When a car is leased through a limited company, the employee driving the car has to pay company car tax. Company cars are classed as a benefit in kind (BIK) - the BIK rates are calculated from your car’s CO2 emissions, P11D value (list price), and the employee’s personal tax bracket. Company car tax on electric cars can be incredibly low if you’re looking to cut costs.

You can get a car lease tax deduction. Business lease payments are tax deductible and 100% of the VAT can be reclaimed if the car is used solely for business. You can also claim back VAT on mileage.

Self-employed?

Self employed car lease deals are available. If you’re interested, you’ll need to provide the leasing company with your trading accounts, bank statements, ID, proof of address, and you’ll need to undergo a credit check.

When you’re self-employed, you avoid paying company car tax because there is no distinction between you and the company, and you can also reclaim business mileage expenses.

If you’re a taxi driver and you’re interested in taxi leasing, we’re sorry to say that personal leasing brokers don’t allow this. The mileage you’d need to carry out business and the high risk of extreme wear and tear would push the depreciation costs too high for it to be a lucrative business for brokers. You’d need to find a specialised taxi leasing broker. 

Leasing a Van

Leasing a van for business works in much the same way as leasing a standard car.

You'll need all the standard application information, like personal details of directors, company registration number and address, bank statements, and annual net income. You'll need to pass a company credit check too.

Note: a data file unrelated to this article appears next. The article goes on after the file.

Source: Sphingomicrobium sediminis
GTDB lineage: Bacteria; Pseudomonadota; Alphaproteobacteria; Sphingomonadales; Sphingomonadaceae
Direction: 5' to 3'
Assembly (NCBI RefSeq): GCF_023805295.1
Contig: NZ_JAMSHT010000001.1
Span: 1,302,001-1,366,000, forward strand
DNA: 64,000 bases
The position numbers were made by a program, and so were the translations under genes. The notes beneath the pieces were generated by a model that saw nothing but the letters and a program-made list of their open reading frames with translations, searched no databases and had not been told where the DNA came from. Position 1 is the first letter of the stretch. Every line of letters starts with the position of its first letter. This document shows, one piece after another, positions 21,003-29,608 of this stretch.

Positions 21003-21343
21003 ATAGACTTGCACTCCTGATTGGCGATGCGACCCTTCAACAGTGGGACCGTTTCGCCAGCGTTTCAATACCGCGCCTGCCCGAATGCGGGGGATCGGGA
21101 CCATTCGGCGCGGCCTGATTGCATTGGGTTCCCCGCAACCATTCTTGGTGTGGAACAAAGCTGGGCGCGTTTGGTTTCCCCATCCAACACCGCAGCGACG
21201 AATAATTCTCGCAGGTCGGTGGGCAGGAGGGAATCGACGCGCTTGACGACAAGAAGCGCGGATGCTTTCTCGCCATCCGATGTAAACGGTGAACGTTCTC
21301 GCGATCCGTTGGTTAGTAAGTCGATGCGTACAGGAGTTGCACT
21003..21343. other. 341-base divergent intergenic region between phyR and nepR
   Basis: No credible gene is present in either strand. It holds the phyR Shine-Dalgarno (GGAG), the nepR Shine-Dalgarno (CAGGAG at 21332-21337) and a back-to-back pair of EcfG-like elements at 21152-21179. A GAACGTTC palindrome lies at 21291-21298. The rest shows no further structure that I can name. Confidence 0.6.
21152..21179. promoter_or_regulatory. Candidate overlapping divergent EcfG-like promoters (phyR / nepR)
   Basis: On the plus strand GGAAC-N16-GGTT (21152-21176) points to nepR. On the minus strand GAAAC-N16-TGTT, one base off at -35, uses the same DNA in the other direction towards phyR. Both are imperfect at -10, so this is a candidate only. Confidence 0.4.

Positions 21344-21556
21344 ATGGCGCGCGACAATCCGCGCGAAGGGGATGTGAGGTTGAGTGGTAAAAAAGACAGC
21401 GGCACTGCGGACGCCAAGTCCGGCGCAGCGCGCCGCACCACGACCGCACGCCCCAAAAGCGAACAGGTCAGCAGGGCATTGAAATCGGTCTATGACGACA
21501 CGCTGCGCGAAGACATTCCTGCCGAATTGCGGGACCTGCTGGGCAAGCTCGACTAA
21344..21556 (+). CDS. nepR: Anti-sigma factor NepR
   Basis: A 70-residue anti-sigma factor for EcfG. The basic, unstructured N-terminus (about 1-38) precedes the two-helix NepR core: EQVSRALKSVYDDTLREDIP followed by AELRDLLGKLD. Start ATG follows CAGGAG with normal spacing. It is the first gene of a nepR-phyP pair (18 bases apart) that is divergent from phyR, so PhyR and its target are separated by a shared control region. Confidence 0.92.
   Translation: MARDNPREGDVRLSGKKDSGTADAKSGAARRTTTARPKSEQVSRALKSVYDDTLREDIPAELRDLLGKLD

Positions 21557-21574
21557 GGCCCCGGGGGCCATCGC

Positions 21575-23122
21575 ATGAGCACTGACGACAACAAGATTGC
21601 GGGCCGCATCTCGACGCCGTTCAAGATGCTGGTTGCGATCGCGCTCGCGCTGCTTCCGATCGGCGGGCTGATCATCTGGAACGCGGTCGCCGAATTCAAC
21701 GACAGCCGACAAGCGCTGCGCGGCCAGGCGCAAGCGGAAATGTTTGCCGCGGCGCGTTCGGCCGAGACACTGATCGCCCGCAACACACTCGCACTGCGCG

Leasing a van is great compared to buying outright or other finance options because you can improve your cash flow with fixed monthly payments, there are company van tax benefits, and the limited contract length means you're not left with a depreciating asset!

Company car or cash allowance?

Some companies will offer a company car, which can be leased, and others will give the option of a company car allowance, which can be put towards a business lease. The company car vs car allowance debate is a tricky one!

The company car is strictly for business use and it's the employer’s responsibility to maintain it. For leasing, the employer sorts out servicing, maintenance and repairs, whilst the employee pays the benefit in kind tax.

With a company car allowance, employees are given the cash to secure themselves transportation as they see fit. If they use it to lease a car, the upkeep is their responsibility. They are not charged benefit in kind tax but they are taxed as if it were part of their ordinary salary.